After a long day at the conference we were attending, four of us headed over to Cafe de la Presse (located just outside the Chinatown Gate) for dinner. I had made a reservation here but was a little nervous about how it would turn out because the reviews on Zagat and Yelp had been somewhat lukewarm. I need not have worried - we had a utterly satisfying meal at this charming Parisian-style bistro.

Between the four of us, we tried the escargot, the French Onion Soup, and the Steak Frites. I did not personally sample the escargot but I can attest that they looked and smelled fabulous (redolent of garlic and parsley, sizzling, beautiful) and Jane, who ordered them, dispatched them with relish and contentment. The soup, chosen by Ellen, Jane and Pam, was great - not overly bready (as so many sad French Onion Soups are) and not under-salted (another common offense). The broth was complex - both tangy and oniony-sweet. If anything could have been modified here, I think a little more cheese would have been in order. The Steak Frites was also great. The frites were perfect (a little bigger than shoestring, golden, not at all greasy and scattered with parsley). They were served with aioli. The steak was incredibly flavorful and was served with a peppercorn gravy but it was overcooked a little (I had asked for rare to medium rare and it was probably closer to medium-rare to medium). It was also an odd, unidentifiable cut. Definitely not a hanger steak. But, hey, it tasted good. With all of this we enjoyed a Sancerre - always a crowd-pleaser and a clear choice given that the wine list seemed to be composed almost entirely of wines that were either $30 or $150 (the Sancerre was one of the few in between).

Cafe de la Presse on Urbanspoon

San Francisco Weekend - Canteen

Sunday, 9am: breakfast at Canteen
817 Sutter Street

And now, as on my trip (though unwittingly), I have saved the best for last. On my final morning in San Francisco I tottered out of bed and headed out by myself for breakfast at Canteen. A brisk, early morning stroll up the hill from the hotel primed my appetite for one of the most fabulous breakfasts I have ever eaten.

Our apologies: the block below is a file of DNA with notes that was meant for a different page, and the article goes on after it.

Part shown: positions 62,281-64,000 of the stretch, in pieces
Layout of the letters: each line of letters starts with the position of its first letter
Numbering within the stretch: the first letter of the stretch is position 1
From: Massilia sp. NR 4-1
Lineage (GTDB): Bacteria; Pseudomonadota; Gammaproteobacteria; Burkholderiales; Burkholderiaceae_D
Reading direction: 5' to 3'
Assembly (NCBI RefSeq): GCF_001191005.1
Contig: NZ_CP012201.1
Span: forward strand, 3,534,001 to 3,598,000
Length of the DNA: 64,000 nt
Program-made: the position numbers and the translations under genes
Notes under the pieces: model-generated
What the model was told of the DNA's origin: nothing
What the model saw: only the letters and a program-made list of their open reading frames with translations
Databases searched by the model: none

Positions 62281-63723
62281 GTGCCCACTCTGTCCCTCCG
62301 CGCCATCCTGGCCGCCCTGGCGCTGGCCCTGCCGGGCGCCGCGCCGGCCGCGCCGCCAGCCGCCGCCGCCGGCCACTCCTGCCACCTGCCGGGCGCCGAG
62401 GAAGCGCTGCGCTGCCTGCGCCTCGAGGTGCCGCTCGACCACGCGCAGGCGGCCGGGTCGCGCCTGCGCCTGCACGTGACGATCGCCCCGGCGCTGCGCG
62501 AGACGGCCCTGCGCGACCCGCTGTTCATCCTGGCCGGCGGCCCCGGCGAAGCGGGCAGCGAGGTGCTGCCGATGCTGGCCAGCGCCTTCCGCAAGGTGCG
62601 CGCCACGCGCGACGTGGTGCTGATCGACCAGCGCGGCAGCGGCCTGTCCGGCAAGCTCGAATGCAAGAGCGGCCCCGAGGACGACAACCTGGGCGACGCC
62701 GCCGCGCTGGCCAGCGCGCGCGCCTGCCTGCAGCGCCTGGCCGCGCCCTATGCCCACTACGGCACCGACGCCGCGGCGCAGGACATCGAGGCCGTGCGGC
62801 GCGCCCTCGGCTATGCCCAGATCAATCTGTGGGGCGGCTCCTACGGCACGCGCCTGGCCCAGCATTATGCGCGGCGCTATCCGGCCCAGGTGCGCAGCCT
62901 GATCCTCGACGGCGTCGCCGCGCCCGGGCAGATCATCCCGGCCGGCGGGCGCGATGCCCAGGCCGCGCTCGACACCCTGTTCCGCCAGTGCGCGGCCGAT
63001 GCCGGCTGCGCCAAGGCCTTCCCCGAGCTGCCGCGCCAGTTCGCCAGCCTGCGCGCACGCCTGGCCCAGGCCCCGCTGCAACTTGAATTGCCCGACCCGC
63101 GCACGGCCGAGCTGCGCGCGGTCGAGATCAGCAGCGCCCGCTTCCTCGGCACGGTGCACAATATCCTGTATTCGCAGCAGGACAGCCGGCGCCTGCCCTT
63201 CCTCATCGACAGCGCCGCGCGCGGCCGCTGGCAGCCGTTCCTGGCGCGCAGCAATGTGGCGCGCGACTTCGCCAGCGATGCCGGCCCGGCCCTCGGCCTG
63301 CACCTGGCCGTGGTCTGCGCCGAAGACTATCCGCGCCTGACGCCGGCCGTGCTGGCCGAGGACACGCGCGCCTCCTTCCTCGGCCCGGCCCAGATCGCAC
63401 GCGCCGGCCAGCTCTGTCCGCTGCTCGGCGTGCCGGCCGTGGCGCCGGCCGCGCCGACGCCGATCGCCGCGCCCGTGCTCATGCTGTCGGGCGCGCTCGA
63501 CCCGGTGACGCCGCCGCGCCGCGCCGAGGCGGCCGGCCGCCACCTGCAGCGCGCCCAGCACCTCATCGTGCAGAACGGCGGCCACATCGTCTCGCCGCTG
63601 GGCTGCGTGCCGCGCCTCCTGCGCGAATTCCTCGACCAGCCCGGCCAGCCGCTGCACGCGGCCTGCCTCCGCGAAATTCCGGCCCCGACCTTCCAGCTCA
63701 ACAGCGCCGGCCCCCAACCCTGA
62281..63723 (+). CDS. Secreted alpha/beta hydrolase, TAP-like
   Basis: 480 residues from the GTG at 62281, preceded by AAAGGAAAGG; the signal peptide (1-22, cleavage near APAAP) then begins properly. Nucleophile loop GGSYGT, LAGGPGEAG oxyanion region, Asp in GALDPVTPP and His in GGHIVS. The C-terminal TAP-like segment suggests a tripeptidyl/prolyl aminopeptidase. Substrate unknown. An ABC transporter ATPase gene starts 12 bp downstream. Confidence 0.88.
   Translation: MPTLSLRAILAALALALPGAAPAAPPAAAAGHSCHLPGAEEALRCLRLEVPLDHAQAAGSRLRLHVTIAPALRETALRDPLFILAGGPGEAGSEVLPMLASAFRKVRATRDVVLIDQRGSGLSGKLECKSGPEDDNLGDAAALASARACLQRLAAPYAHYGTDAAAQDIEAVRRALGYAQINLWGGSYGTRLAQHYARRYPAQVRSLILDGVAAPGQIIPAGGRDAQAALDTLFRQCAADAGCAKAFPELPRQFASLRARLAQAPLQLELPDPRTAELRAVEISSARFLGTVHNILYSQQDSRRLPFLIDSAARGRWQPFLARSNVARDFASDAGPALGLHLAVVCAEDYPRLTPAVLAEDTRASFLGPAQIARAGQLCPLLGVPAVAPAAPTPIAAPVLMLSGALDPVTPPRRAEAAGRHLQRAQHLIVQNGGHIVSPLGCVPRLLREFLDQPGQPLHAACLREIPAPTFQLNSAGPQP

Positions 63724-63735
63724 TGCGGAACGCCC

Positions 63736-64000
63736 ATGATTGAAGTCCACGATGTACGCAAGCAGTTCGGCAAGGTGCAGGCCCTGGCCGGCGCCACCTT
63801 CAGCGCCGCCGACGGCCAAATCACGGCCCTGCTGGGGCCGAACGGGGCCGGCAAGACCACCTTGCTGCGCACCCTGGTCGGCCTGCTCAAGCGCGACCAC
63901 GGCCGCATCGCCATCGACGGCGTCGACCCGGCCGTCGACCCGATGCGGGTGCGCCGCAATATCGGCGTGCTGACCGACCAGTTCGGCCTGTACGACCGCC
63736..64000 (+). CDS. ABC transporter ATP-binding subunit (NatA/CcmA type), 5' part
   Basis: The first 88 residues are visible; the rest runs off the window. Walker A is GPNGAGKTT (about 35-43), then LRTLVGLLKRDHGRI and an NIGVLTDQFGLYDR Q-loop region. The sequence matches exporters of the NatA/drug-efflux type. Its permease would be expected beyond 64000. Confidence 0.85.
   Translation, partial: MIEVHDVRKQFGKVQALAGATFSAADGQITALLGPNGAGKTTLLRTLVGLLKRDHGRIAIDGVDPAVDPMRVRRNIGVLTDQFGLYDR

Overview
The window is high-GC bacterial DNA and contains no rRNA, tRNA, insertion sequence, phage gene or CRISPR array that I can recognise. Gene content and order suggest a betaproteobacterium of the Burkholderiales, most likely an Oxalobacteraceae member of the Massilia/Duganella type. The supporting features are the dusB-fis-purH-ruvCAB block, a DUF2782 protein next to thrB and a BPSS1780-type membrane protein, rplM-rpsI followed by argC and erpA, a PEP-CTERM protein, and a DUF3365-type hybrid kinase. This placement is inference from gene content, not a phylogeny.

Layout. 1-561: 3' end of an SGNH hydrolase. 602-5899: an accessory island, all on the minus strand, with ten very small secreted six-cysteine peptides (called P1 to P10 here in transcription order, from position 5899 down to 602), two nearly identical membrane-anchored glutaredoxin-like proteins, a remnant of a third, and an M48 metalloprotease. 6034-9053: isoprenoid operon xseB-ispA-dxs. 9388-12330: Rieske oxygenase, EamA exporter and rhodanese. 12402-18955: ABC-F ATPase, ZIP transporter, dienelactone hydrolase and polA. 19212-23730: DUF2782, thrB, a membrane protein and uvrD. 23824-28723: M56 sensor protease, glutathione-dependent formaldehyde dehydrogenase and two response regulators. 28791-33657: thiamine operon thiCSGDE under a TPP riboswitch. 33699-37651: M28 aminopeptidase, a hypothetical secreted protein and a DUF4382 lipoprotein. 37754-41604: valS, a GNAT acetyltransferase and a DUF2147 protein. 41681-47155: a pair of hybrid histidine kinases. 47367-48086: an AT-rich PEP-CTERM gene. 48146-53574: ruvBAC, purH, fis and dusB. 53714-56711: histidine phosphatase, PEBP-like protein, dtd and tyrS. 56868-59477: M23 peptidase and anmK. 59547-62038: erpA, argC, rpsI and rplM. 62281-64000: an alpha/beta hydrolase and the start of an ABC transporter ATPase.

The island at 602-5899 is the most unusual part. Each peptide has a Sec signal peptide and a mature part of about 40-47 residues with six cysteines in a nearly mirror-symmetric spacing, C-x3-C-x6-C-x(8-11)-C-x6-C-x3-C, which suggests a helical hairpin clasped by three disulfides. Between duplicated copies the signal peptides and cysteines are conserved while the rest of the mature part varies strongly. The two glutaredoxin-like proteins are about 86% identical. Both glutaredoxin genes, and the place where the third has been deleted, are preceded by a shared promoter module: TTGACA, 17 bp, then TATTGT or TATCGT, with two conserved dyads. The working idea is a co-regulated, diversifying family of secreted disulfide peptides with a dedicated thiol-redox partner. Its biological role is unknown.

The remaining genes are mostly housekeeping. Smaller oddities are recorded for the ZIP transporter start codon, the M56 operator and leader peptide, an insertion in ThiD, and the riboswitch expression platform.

Canteen, first off, is adorable. Only four booths and a long formica counter, the whole place was being serviced by one waitress and two cooks. Everything was cozy and welcoming. And the food....oh my God. Honestly, I don't think I've ever had hollandaise sauce quite like that before. It was tangy and ethereal, pillowy, cloudy (get the idea?). The Hollandaise was floating atop two perfectly poached eggs nestled on thin crisps of english muffin and thick, salty ham. This was honestly the most awesome Eggs Benedict of all time. On the side was a small congregation of perfectly cooked home fries flavored with green onions (a really great addition that I'll be trying at home soon). A foamy, bittersweet hot chocolate rounded things out. Sitting at the counter, I was able to easily ogle the other dishes. A little girl sitting next to me ordered the pancakes, which were filled with creme anglaise and apples. She looked pretty damn happy, and who can blame her?

Canteen on Urbanspoon

I waddled back down the hill wishing I had the time to try Canteen for lunch or dinner before I left. But, alas, it was not to be. The airport - and the chill of the east coast winter - awaited.

Sunday, November 16, 2008

Christmas Magazines Subscriptions - Food Porn